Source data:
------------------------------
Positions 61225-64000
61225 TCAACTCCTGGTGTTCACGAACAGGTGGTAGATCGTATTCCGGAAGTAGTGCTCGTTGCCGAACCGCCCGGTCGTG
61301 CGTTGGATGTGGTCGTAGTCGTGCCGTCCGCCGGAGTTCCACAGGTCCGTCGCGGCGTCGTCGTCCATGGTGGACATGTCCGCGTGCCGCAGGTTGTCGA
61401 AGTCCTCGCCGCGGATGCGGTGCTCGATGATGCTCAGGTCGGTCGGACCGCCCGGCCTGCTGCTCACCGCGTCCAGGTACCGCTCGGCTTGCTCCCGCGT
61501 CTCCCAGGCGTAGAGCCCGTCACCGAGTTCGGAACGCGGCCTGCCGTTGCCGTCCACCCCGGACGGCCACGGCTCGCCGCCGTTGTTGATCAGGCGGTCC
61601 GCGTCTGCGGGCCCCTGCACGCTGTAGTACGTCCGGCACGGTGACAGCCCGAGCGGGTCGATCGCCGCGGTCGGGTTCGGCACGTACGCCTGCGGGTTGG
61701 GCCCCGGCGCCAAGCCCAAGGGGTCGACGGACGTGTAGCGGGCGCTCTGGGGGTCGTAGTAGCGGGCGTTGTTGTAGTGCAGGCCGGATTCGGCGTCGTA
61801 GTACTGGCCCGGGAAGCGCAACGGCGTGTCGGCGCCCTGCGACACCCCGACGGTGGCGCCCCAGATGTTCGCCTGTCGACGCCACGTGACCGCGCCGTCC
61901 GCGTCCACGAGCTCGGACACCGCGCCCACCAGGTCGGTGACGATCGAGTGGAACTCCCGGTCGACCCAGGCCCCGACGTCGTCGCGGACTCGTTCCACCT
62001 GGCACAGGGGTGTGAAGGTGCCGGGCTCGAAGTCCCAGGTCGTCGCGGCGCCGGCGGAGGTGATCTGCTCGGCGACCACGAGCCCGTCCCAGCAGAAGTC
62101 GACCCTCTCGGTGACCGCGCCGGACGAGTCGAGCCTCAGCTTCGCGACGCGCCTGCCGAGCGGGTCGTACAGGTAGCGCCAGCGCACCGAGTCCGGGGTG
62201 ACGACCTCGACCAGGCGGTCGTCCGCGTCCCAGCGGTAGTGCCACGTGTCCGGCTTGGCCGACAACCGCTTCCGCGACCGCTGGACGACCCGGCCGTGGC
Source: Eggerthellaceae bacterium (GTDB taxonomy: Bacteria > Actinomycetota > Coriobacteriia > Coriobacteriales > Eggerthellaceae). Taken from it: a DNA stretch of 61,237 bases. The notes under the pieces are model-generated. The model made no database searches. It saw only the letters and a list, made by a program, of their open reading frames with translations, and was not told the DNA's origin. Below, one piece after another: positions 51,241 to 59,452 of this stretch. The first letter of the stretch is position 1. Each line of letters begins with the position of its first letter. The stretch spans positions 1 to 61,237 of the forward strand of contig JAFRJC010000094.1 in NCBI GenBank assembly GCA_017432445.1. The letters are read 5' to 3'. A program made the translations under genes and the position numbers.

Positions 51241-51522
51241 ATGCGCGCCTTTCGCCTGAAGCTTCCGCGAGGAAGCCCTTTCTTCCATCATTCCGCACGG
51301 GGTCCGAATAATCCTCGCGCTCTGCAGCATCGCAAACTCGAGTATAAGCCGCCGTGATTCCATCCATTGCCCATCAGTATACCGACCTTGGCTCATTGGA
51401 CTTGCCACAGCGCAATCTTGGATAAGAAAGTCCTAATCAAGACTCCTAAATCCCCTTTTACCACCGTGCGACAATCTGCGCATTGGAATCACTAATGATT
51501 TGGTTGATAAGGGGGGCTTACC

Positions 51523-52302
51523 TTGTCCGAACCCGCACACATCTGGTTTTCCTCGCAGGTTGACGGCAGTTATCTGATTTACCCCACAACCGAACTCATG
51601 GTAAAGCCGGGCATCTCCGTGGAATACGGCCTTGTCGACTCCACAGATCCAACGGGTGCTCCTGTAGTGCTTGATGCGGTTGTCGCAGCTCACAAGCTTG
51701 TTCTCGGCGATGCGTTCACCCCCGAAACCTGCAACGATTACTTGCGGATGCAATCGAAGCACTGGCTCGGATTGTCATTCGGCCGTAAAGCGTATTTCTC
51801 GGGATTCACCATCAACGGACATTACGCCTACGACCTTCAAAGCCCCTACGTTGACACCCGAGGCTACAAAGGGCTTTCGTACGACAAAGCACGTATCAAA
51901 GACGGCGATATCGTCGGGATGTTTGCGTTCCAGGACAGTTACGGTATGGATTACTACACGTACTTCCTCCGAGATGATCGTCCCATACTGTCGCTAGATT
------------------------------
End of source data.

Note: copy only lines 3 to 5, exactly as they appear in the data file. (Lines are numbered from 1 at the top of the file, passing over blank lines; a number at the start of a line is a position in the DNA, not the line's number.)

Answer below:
61301 CGTTGGATGTGGTCGTAGTCGTGCCGTCCGCCGGAGTTCCACAGGTCCGTCGCGGCGTCGTCGTCCATGGTGGACATGTCCGCGTGCCGCAGGTTGTCGA
61401 AGTCCTCGCCGCGGATGCGGTGCTCGATGATGCTCAGGTCGGTCGGACCGCCCGGCCTGCTGCTCACCGCGTCCAGGTACCGCTCGGCTTGCTCCCGCGT
61501 CTCCCAGGCGTAGAGCCCGTCACCGAGTTCGGAACGCGGCCTGCCGTTGCCGTCCACCCCGGACGGCCACGGCTCGCCGCCGTTGTTGATCAGGCGGTCC